new words in the past 50 years. J, K, L.
Junkie– slang neologism created to identify a drug addict. Now weakened in meaning as it is being attached on to less serious obsessions i.e. ‘fast-food junkie’.
Joystick-twitching. Neologism created by compounding of ‘joystick’ and ‘twitching’ If you’ve seen Keanu Reeves do his VR karate in The Matrix you’ll know that the nimble, bloody aesthetic of the arcade shoot-em-up is being busily absorbed by film-makers who are eager for the cash of joystick-twitching kids Kitten heels. Influences in fashion often lead to language change. Compounding of two words (kitten and heels) to create a new meaning. Therefore the noun ‘kitten’ has a semantic shift of meaning and thus broadens ‘kitten’.
Kick- Ass. Created in the 1990’s by the youth generation- the compound of ‘kick’ and ‘ass’ was created to imply something as good. The same applies for ‘killin’-it’.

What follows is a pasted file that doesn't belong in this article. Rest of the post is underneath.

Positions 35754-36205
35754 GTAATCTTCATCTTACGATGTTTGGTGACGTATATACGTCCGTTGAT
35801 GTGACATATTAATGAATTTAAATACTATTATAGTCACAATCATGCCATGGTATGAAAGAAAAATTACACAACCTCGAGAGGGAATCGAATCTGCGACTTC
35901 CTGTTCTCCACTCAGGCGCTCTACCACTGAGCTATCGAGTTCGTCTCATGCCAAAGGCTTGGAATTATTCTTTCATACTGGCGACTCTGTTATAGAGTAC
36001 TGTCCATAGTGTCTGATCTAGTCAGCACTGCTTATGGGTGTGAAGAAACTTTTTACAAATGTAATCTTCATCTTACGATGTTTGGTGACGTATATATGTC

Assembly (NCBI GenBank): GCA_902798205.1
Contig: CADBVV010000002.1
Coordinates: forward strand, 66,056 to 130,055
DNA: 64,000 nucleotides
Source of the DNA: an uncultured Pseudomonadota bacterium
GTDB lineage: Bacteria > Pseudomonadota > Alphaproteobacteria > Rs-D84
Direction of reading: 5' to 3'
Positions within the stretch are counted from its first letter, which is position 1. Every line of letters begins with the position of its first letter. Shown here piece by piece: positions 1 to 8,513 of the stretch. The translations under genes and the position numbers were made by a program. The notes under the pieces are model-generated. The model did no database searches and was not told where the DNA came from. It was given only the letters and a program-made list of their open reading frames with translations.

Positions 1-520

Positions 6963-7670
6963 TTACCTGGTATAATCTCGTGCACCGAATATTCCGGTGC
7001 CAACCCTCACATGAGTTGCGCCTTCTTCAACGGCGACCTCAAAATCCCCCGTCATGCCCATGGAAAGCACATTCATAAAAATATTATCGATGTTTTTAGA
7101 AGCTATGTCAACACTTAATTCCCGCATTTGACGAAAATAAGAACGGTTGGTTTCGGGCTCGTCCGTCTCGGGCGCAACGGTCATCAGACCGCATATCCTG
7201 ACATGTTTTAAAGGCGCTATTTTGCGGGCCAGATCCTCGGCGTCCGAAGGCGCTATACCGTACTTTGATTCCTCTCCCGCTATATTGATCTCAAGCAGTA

Ladyboy. Slang term that refers to a male-to-female transgender person or an effeminate gay male. Sexuality has changes in the past 50 years, it is much more acceptable for homosexuality than it had been in the past, and the steriotypically ‘macho’ male is being eradicated from society slowly.Compounding of lady and boy for a new meaning.
Ladette. Gender changes in society such as ‘lads’ hold connotations of being disruptive and loud ‘one of the lads’. Derivation/ affixing by adding suffix ‘–ette’ shows female counterpart and this has become more acceptable in the last 50 years defined as “(informal) a young woman that behaves like a lad: being loud, drinking heavily, sleeping around, etc.”
Lifecoach. Life coaching is a practice of helping clients determine and achieve personal goals. A new proffesion means a new noun for the job. Compounding of ‘life’ and ‘coach’.
Liposuction. From the term ‘lipectomy’- Lipectomy (especially for cosmetic purposes) in which excess fatty tissue is removed from under the skin by suction. Plastic surgery is evolving and is more common today than in the past 50 years thus new words are created and brought into everyday use. Used as a verb also in ‘liposucked’.